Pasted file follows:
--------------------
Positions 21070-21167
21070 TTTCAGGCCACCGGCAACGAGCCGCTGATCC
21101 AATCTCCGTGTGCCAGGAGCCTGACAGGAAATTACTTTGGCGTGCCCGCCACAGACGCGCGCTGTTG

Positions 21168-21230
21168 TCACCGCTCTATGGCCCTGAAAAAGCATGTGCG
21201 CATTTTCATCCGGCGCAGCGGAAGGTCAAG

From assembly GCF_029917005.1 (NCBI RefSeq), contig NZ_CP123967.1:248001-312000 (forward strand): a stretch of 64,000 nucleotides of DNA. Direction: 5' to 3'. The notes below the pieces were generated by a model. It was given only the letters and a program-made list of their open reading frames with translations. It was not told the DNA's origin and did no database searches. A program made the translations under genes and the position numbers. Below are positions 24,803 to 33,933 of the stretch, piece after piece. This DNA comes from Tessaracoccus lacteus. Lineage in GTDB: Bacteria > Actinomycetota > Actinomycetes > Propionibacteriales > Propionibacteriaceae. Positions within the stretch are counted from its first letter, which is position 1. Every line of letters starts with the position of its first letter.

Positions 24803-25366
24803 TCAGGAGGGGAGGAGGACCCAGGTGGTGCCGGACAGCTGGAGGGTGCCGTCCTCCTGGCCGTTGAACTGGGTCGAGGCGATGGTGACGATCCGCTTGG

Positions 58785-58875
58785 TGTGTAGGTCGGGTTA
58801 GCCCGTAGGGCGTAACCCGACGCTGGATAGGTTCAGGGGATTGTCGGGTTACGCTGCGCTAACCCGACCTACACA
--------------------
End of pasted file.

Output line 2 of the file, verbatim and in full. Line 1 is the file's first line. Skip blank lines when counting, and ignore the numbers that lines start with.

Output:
21070 TTTCAGGCCACCGGCAACGAGCCGCTGATCC